Joint/Bursa Injections

Joint/Bursa Injections

Steroid Injection

Steroid is a potent anti-inflammatory medication. It has been proven to be an effective treatment when placed in areas of inflammation that are causing pain and impairment. A steroid injection may be performed in practically any joint in the body, as well as into an inflamed bursa. These procedures can be performed in the office under ultrasound guidance to ensure accurate placement and further evaluate the pathological site. A mixture of two medications is placed into the joint or bursa, including Lidocaine and a long-acting steroid.

What To Expect From Your Office Injection

1. Why is this injection being performed?

An injection is performed to decrease inflammation around a painful region. The injection is performed under ultrasound, which helps your physician to guide the needle into the proper location. For additional information about your diagnosis, please refer to

2. What should I do before my injection?

Please discontinue any blood-thinning medications prior to the injection. NSAIDs such as Ibuprofen and Naproxen will need to be stopped three days prior to the procedure. Aspirin will need to be stopped for seven days prior to the procedure. Please continue taking all of your normal medications that are not blood-thinning.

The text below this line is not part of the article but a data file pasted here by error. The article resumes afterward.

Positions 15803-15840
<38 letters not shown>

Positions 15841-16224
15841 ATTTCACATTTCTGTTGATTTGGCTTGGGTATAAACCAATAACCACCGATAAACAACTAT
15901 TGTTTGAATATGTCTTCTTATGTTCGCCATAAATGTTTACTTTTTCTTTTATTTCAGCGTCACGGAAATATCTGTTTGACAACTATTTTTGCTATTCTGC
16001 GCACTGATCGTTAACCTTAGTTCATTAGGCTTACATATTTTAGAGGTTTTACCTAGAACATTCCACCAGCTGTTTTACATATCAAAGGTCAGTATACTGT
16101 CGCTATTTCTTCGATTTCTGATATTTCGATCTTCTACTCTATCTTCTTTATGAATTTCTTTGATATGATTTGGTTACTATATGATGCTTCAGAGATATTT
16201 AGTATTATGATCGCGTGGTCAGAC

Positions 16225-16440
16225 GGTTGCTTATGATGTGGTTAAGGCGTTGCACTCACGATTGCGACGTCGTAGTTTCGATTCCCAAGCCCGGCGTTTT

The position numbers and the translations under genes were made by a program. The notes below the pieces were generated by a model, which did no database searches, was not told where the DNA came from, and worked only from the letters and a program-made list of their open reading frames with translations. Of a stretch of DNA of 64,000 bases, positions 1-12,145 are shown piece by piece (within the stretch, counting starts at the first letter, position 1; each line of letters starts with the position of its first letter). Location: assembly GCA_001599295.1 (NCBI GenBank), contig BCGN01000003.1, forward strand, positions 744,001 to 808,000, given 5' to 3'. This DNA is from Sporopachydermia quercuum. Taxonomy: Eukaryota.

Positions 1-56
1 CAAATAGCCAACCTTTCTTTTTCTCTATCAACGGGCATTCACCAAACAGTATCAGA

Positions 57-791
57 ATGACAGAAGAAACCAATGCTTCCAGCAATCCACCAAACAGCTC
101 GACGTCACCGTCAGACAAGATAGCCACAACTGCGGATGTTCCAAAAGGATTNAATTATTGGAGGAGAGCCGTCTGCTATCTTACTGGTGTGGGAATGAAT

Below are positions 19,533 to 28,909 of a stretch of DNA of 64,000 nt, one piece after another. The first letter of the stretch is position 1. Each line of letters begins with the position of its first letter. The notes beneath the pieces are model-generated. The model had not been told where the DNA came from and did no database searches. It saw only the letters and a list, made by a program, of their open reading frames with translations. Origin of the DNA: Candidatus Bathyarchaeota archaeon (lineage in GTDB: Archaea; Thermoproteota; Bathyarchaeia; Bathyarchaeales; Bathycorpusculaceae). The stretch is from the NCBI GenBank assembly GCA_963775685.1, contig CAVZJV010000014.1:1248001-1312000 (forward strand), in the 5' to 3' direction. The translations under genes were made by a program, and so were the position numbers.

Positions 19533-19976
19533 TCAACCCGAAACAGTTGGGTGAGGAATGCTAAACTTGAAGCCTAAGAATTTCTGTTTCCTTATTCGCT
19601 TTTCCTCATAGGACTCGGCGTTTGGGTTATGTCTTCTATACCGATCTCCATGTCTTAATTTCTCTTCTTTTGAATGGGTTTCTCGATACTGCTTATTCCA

3. What can I expect during the injection?

The procedure will be performed in a procedure room where your physician and a nurse will be present. You will be positioned on a table, and an ultrasound machine will be used to localize the best site for the injection. The skin will be cleaned, and an anesthetic agent will be used to numb the skin. A procedure needle will be advanced under ultrasound guidance into the area of injury, and the medication will be injected.

4. What can I expect after the injection?

You may have discomfort in the areas where the needle entered the skin. Ice to this region can help to minimize local discomfort. Resting the injured area for two to three days can also be very helpful to allow the medication to take effect. You will be able to return to work the day after your injection.